Mexico awards three blocks in second tender

OREANDA-NEWS. October 01, 2015. Mexico awarded three out of five shallow-water development contracts offered in today's closely watched upstream tender, a result broadly seen as a success after a disappointing first tender held in July.

The winning bidders are Italy's Eni; BP-controlled Pan American Energy (PAE) with Argentinian firm E&P Hidrocarburos y Servicios; and US independent Fieldwood, in consortium with Mexico's Petrobal.

The tenders are part of Mexico's first licensing round implemented under a sweeping energy reform approved last year. The reform dismantled state-owned Pemex's long-held monopoly.

Today's auction was comprised of nine Gulf of Mexico blocks divided into five production-sharing contracts that contain a total estimated 355mn bl of oil equivalent.

Mexico is hoping the tenders will revive oil production which has been trending downwards toward 2mn b/d for more than a decade.

Eni won Block 1 comprised of the Amoca, Miztin and Tecoalli fields, containing proven and probable reserves (2P) of 121.6mn bl of oil equivalent (boe), with a bid of 83.75pc for the state and a 33pc increase in the minimum work commitment.

The firm outbid Russia's Lukoil, which offered 75.1pc to the state and no increase in the minimum work commitment.

PAE and its partner won Block 2 covering the Hokchi field with 66.7mn boe, offering the Mexican state 70pc with a 100pc additional work commitment. The runner up was Fieldwood and Petrobal, which offered 65pc to the state and a 10pc additional work commitment.

Fieldwood and Petrobal won Block 4 which includes the Ichalkil and Pokoch fields with an overall 85.8mn boe, based on a 74pc offer to the state and no additional work commitment. The partners submitted the sole bid for the contract.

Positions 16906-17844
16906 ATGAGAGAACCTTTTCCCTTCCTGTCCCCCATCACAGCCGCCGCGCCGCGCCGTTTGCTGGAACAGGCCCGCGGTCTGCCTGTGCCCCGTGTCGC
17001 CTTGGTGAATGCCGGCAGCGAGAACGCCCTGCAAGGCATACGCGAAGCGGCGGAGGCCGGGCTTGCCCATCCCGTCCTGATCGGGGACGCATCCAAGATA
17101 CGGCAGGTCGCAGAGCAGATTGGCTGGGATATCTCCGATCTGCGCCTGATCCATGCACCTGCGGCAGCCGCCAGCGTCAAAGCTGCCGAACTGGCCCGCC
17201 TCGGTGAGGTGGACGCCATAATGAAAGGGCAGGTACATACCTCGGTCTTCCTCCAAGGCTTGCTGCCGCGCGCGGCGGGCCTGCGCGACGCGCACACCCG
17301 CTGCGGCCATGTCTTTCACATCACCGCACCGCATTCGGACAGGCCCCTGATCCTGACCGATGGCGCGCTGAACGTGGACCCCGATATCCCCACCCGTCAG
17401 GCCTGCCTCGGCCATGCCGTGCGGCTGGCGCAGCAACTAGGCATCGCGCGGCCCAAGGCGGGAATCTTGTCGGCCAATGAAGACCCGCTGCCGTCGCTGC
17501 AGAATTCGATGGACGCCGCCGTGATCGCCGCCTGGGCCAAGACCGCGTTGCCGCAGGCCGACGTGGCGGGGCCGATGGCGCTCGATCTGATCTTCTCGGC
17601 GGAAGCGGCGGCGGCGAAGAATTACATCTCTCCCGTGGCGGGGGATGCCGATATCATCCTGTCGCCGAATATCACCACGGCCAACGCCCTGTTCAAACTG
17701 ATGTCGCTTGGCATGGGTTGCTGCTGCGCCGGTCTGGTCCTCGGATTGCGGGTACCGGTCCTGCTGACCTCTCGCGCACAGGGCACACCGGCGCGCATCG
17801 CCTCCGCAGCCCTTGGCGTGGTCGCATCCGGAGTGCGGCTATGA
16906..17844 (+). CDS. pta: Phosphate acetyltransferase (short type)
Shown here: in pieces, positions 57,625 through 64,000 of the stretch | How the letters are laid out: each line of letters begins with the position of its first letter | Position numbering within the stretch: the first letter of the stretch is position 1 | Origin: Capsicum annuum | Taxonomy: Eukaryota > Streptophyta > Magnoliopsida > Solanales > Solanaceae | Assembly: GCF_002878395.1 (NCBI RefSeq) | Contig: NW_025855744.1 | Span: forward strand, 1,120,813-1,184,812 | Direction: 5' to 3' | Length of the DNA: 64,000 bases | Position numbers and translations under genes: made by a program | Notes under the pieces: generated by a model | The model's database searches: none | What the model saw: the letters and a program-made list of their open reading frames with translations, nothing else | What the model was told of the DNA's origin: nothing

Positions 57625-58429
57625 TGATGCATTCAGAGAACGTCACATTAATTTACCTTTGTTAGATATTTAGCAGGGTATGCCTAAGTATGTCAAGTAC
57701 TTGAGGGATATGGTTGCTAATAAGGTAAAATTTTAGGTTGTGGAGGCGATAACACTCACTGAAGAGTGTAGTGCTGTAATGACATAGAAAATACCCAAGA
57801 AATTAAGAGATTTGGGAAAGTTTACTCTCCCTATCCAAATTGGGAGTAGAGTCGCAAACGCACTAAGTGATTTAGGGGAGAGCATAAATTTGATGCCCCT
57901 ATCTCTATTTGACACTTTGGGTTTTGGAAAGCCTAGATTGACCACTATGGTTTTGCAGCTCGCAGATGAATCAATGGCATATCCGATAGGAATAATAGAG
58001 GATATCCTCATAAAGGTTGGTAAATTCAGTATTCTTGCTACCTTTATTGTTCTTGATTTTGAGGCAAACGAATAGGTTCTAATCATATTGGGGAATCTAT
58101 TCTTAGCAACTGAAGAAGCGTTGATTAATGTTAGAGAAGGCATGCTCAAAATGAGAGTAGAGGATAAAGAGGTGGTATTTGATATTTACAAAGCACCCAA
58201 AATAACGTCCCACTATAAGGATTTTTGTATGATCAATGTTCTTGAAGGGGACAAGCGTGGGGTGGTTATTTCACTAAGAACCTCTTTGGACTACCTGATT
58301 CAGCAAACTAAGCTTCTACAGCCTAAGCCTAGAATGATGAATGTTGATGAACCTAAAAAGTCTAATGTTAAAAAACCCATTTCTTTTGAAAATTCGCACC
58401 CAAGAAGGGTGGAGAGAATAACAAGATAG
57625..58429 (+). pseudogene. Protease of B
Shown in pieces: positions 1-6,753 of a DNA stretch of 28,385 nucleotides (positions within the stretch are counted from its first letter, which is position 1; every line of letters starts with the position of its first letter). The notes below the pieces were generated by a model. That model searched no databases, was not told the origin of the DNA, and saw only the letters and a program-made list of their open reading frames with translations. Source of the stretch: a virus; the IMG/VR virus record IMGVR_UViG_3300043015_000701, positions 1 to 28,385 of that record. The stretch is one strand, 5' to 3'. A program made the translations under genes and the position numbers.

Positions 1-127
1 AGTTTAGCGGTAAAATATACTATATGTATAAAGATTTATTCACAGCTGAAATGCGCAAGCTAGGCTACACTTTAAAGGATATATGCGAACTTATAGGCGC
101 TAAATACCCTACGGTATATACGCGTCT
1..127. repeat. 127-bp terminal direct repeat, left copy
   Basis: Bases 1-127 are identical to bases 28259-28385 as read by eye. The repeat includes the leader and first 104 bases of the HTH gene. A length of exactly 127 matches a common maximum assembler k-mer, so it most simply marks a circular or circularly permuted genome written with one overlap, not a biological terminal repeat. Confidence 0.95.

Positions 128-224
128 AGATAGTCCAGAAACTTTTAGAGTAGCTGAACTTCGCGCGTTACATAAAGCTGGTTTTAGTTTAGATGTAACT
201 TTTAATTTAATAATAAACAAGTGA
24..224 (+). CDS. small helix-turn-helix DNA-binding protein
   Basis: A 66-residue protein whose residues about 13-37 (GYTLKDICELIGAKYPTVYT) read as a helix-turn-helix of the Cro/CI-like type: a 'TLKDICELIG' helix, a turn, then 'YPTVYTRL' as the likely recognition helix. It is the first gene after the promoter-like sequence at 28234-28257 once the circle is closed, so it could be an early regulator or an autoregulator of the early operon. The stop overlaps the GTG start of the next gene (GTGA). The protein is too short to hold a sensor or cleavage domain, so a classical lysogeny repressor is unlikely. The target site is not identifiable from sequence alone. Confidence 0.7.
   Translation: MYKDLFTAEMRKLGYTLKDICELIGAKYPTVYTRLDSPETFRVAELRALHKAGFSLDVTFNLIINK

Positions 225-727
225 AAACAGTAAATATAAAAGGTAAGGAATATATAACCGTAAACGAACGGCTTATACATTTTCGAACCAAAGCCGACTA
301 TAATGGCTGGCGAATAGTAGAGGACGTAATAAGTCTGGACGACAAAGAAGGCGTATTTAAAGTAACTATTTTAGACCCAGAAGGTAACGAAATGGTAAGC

Blocks 3 covering 17.7mn boe Xulum and Block 5 covering 63.9mn boe Misi?n and Nak failed to attracts bids.

The fields, discovered by Pemex more than 10 years ago, contain proven (1P) reserves that were never exploited by Pemex. Mexico's deputy energy secretary Lourdes Melgar says the government expects production to begin by the end of the current administration in 2018.

Combined peak production of all awarded blocks is expected to reach 90,000 b/d, Melgar said today, with an estimated total investment of \\$3bn.

Mexico's deputy finance secretary Miguel Messmacher added that the government's total participation in the blocks climbs to 90pc for Block 1, 82pc for Block 2 and 84pc for Block 3, once fiscal terms are included in the formula.

"We are happy, satisfied with the auction," Juan Carlos Zepeda Molina, head commissioner of oil regulator CNH, said after the event. "Lessons were learned from the first tender, adjustments were made, the government did its job."

The outcome appears to be a vindication of the government?s efforts to ease contract terms and conditions in the wake of the lackluster turnout in July.

Under the new terms, the winning firms were given more flexibility, a reduction in a corporate guarantee, a lower required bond guarantee and rights to carry out additional exploration activities on the blocks.

Mexico's finance ministry also decided to unveil the required minimum level of profits for each contract two weeks ahead of the tender, as three of the rejected blocks in the first July auction had fallen only 5pc or less below the government's reserved minimum threshold.

Overall, 20 firms had pre-qualified for the tender, either individually or in consortiums, making a list of 14 participants.

Nine out of the 14 presented bids in today's auction, with Spain's Cepsa, India's ONGC Videsh, Shell, Chevron and US Plains sitting on the sidelines.